JOURNAL OF THE EARLY REPUBLIC (Summer 2012) teenth century, these elite and interconnected French families formed an influential social, economic, and political minority in many of the major cities of the trans-Mississippian west. They built luxurious urban mansions that broadcasted their tremendous success, even as the population of their AngloAmerican neighbors engulfed them. The great achievement of The Bourgeois Frontier is its insistence on exploring the history of the French in the trans-Mississippian west in terms of urban history, where, as Gitlin notes, ``the intersection of place and process resides'' (189). The towns of the French corridor often stood in stark contrast to the AngloAmerican settlements of the Ohio Valley, especially in terms of affluence, diversity, and focus. Defined largely by commerce and trade, towns like Detroit and St. Louis were cosmopolitan centers of ``cross-cultural contact and exchange,'' deeply engaged in larger trans-Atlantic and Indian worlds, but also they increasingly served as staging areas of regional transformation and national development in the American Republic (9). Gitlin demonstrates what Francis Parkman and Frederick Jackson Turner failed to acknowledge: The French experience in North America did not end with the loss of Canada in 1763, but continued to play transformative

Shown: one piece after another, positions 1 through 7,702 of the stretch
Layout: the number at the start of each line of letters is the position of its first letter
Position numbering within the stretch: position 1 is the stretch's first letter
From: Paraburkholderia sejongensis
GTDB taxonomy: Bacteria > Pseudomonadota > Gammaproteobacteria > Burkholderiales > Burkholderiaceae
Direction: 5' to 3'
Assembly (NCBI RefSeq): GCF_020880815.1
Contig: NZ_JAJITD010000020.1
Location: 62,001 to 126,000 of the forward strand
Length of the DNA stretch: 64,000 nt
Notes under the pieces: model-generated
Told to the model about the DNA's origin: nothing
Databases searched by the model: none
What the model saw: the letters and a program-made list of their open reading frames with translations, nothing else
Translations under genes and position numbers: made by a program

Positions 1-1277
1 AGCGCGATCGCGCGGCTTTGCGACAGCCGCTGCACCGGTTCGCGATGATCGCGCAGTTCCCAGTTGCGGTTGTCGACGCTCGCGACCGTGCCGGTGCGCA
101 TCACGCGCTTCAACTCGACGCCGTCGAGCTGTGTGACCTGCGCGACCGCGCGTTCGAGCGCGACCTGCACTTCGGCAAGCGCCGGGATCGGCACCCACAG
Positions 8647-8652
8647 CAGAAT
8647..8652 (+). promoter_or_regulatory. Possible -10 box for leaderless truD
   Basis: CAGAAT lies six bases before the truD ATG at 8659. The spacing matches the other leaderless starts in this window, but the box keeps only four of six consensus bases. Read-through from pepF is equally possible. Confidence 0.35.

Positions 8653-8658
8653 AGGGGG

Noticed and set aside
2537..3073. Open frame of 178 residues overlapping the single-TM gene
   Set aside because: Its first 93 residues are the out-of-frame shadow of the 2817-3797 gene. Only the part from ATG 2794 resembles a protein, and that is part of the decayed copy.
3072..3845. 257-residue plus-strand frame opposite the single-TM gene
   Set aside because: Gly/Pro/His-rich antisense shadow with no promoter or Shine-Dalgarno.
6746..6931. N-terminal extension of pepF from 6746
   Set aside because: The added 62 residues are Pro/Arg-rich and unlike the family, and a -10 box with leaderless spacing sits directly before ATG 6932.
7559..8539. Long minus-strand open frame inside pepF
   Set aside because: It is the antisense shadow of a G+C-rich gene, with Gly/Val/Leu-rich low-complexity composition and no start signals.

Journal of the Early Republic – University of Pennsylvania Press
Published: May 5, 2012
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